2) compute the dot product of with the gradient that you found above.
When you've done this, you will have a function which computes the gradient of the surface in the *direction* of your line (i.e. along a vector parallel to it), but at any point in the xy plane...
... What you want, however, is a function that computes the gradient of the surface specifically on the points that lie on . But to get that function, you merely have to impose the constraint on i.e. use it to substitute for either or in , to give you, say, .
You can then find in the usual way to maximise the gradient.
Say , the unit 'direction vector' of the curve varies.
I suppose you could parametrise the 'direction vector' in terms of x too, in my head that looks very messy.Last edited by EricPiphany; 15032016 at 23:32. 
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 15032016 23:29
(Original post by EricPiphany)
I would do this.
Parametrise x and y, and then h(x, y) = h(t), which is 1 dimensional.
You would have to parametrise in terms of curve length l think.Last edited by EricPiphany; 15032016 at 23:31. 
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 16032016 09:06
(Original post by EricPiphany)
What if the curve in the xy plane wasn't a line?
Say , the unit 'direction vector' of the curve varies.
I suppose you could parametrise the 'direction vector' in terms of x too, in my head that looks very messy.
So you can follow the prescription as above with that unit vector, and finally constrain the gradient to to get a 1D problem, then differentiate.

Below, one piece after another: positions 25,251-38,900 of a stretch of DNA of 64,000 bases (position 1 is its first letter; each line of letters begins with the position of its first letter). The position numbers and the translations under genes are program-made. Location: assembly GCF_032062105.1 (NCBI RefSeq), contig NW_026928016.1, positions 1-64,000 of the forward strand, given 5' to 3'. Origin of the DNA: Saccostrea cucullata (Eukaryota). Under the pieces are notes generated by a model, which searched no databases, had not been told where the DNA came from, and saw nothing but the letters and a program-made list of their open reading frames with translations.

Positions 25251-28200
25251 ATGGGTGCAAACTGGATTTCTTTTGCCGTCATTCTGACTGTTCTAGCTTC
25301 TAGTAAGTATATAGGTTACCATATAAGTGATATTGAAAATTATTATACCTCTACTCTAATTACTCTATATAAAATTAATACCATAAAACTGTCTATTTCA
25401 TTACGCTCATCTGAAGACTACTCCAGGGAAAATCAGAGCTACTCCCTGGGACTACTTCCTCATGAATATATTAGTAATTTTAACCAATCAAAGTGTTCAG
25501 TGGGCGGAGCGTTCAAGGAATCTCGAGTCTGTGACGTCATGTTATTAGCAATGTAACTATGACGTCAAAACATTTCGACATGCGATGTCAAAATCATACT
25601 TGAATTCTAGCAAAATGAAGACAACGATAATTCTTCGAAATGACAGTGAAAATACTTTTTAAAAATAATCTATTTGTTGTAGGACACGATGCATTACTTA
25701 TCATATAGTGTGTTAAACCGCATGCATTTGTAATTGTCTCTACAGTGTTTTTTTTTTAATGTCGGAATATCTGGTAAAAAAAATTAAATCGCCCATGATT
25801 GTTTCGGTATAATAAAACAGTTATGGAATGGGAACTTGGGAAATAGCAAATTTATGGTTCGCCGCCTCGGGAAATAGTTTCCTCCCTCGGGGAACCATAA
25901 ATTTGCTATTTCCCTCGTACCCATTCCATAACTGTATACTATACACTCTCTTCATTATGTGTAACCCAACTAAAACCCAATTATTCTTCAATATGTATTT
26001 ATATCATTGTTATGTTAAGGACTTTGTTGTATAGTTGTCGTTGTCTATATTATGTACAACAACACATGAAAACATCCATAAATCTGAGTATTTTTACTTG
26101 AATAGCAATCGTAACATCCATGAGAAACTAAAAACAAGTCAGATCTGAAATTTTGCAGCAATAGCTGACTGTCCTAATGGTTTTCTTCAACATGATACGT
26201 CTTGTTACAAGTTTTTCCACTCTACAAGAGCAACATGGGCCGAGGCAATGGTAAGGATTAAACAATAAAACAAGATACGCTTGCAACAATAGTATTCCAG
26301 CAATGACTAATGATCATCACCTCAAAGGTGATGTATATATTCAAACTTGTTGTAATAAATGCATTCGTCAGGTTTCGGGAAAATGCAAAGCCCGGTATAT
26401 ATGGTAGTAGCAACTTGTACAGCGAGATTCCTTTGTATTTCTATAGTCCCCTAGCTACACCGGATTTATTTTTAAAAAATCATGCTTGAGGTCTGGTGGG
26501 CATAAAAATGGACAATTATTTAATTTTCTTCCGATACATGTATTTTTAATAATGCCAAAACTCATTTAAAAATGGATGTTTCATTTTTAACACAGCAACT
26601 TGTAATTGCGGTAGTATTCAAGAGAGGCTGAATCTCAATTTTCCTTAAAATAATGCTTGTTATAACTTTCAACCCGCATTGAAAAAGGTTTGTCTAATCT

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 16032016 09:23
(Original post by Zacken)
Why not plug into to get and then find a way to maximise (this is probably all wrong)  otherwise, this sounds like something that can be tackled by Lagrange Multipliers, something I'm not very familiar with, in which case, I'll let somebody like atsruser or Greg jump in.
In fact, a unit increment along gives you an increment of along so this will make the calculated gradient too big (too small?). The gradient method that I showed evades this, since it allows us to differentiate naturally in the direction of the line in question, and at one point we calculate a unit tangent along that direction to make sure that we are working in terms of unit increments along that line.
[edit: in calculating the gradient along the line via Zacken's method, this happens: Suppose that the height of the function above the xy plane is . We work with an xchange of along the xaxis  however, due to the slope of , this corresponds to points on the function that are really apart along , so our zdelta turns out to be and the slope of is computed as which is too big.]Last edited by atsruser; 16032016 at 09:40.